At Oloibiri screening, Richard Mofe-Damijo hails Nollywood for improved filmmaking technique
Sunday’s VIP Screening of the film, Oloibiri, provided a moment for actor and former Delta State Commissioner for Culture, Mr. Richard Mofe-Damijo, to pat himself and his colleagues in the back for championing a new, improved filmmaking technique in Nollywood. The beloved actor could not hide his admiration for the good cinematic fortune and maturity his industry has attained in recent years, and urged practitioners to do more to make the country proud through further enhancement of the art of filmmaking.
Oloibiri, ‘a move in commemoration of 60 years of commercial oil exploration in Nigeria,’ was screened at Silverbird Galleria, Lagos. Rogers Ofime produced and directed the movie.
Indeed, it turned out a screening for Nollywood personalities, as it had in attendance actors, producers and directors in the industry. The roll call was just as impressive: Mrs. Taiwo Ajai-Lycett (Ebiere in the movie), Mr. Olu Jacob (Temipre Dobra) and Mr. Mofe-Damijo (Gunpowder); Mr. Emeka Osai and his wife, Mr. Mahmood Ali-Balogun, Kingsley Omoefe, President, Directors Guild of Nigeria (DGN), Mr. Fred Amata, comedian, Mr. Ali Baba, Joke Silva, Mr. Segun Arinze, Mr. Steve Onu (Yaw) and many others.
After screening the movie, which focuses on oil mineral exploitation, neglect of the Niger Delta by international oil companies and the Federal Government and the resultant militancy that has engulfed the region to force redress, Mofe-Damijo expressed his pride for a being a part of the industry.
According to him, “It’s such a good time for our industry; our films are getting better and going all over the place. Cinemas are packed these days with audiences. The amazing works our people are doing is great. I couldn’t be prouder to be an actor in Nollywood than now”.
For Mofe-Damijo, working with Olu Jacob and Ajai-Lycett was always an inspiration, just as it happened in Oloibiri. But he also praised the younger actors, producers and directors emerging on the scene, saying they would do a good job of stepping on the shoes of the older players like himself. He, however, asked the young filmmakers to desist from creating needless dichotomy between the old and the young practitioners, noting that even the young ones would be old before they knew it. He enjoined the young filmmakers to work harmoniously with the old to forge a greater industry the country would proud to own.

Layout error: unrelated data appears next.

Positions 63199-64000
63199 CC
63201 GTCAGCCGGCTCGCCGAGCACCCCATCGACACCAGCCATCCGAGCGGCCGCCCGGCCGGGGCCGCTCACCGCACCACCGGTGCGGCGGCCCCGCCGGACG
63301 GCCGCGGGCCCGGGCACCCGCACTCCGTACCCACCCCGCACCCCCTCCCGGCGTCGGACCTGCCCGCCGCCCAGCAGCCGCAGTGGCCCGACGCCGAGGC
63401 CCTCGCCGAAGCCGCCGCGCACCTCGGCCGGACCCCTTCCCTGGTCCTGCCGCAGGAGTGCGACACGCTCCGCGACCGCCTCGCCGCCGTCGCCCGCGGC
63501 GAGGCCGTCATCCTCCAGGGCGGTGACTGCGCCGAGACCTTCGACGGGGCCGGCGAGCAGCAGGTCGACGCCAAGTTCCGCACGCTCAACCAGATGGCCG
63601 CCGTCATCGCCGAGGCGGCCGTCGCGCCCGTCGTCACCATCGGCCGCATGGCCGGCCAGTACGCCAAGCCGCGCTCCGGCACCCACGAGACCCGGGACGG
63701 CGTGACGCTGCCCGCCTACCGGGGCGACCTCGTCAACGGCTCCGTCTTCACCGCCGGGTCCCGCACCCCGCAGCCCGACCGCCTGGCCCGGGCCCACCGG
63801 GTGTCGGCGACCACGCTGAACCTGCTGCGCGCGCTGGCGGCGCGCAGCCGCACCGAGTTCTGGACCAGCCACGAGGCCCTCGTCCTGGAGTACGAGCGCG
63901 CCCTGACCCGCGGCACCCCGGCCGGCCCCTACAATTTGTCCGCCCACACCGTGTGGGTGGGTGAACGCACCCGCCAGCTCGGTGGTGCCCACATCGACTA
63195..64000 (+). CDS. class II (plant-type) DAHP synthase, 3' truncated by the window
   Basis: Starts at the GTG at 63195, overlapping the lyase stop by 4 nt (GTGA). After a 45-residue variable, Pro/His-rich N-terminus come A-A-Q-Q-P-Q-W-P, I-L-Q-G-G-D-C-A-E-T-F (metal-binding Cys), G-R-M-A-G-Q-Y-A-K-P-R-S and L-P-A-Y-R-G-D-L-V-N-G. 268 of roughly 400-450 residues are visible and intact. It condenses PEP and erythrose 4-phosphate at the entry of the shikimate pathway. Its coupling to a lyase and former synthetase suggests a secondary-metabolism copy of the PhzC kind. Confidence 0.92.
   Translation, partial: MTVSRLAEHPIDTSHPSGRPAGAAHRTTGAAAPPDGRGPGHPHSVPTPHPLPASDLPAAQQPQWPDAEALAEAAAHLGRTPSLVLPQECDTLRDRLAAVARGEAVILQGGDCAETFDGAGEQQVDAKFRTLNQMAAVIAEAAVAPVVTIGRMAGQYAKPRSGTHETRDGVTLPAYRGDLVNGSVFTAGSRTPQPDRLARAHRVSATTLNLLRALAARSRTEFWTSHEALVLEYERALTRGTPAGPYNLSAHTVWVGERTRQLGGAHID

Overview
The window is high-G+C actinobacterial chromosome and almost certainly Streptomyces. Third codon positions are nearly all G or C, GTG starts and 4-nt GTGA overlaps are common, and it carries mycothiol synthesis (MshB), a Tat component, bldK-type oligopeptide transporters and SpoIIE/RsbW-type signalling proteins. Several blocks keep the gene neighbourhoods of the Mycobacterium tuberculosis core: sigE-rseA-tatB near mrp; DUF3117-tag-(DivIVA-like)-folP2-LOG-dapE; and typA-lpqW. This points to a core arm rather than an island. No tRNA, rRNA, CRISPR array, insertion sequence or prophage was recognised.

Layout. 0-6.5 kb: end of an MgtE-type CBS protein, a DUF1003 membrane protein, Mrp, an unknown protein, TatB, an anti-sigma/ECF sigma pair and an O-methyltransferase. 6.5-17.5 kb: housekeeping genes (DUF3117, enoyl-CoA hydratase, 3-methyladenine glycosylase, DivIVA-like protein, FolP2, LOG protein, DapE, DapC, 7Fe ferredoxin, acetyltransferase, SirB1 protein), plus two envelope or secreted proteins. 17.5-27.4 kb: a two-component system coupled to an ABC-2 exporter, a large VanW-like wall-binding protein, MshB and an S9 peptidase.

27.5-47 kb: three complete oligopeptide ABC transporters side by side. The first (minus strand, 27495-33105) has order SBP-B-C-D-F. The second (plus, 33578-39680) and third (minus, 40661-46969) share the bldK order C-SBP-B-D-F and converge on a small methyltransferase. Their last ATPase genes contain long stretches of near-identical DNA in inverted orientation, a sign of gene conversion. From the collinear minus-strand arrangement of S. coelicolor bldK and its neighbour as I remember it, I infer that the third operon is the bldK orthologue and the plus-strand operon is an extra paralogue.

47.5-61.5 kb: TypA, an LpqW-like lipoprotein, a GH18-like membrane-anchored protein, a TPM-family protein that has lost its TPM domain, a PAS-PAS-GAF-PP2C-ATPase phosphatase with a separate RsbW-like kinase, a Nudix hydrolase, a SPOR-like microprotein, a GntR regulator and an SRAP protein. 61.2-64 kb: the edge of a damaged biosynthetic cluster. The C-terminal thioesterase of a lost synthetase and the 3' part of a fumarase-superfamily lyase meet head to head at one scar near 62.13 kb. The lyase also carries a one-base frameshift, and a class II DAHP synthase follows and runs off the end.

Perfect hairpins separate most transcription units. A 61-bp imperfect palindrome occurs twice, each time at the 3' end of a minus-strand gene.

National premiere of Oloibiri is scheduled for October 20, 2016 at MUSON Centre, while the cinema run starts from October 21. The premiere promises to have such top shots as special guest, Gen. Yakubu Gowon, chairman, Chief Emeka Anyaoku, Amayanabo of Nembe, King Edmund Daukoru, Amayanabo of Twon-Brass, King Alfred Papapreye Diete-Spiff and Obhanoban Oloibiri, King M.A. Ogbongi while chief host is Bayelsa State governor, Mr. Dickson Seriake in attendance.
It would appear as if Oloibiri film is a vindication of Ajai-Lycett’s earlier indictment of Nollywood’s laidback attitude in taking on contemporary socio-political and environmental issues plaguing the country. She charged her colleagues to do more to engage the more challenging issues facing the country.
At the screening of Udoka Oyeka’s film last year, No good Turn, Ajai-Lycett had said, “The film seems to be about somebody discussing contemporary issues in Nigeria. Today in Nigeria, we don’t have schools, no hospitals, no roads, no love and no romance. Yet we have a thriving film industry, but it is not talking about these issues. It’s an indictment of Nollywood. It’s about awareness. We have people outside the country not talking right about us and we have a medium. We need to tell our stories in a more intelligent way. We need to move forward and tell our stories right”.
For her the screen matriarch, the film, Oloibiri, would seem like telling ‘our’ stories right, as she also stars in the film as Ebiere, a formidable underground woman aiding a militant group that is challenging status quo of exploitation, environmental degradation and the criminal neglect of oil-bearing communities.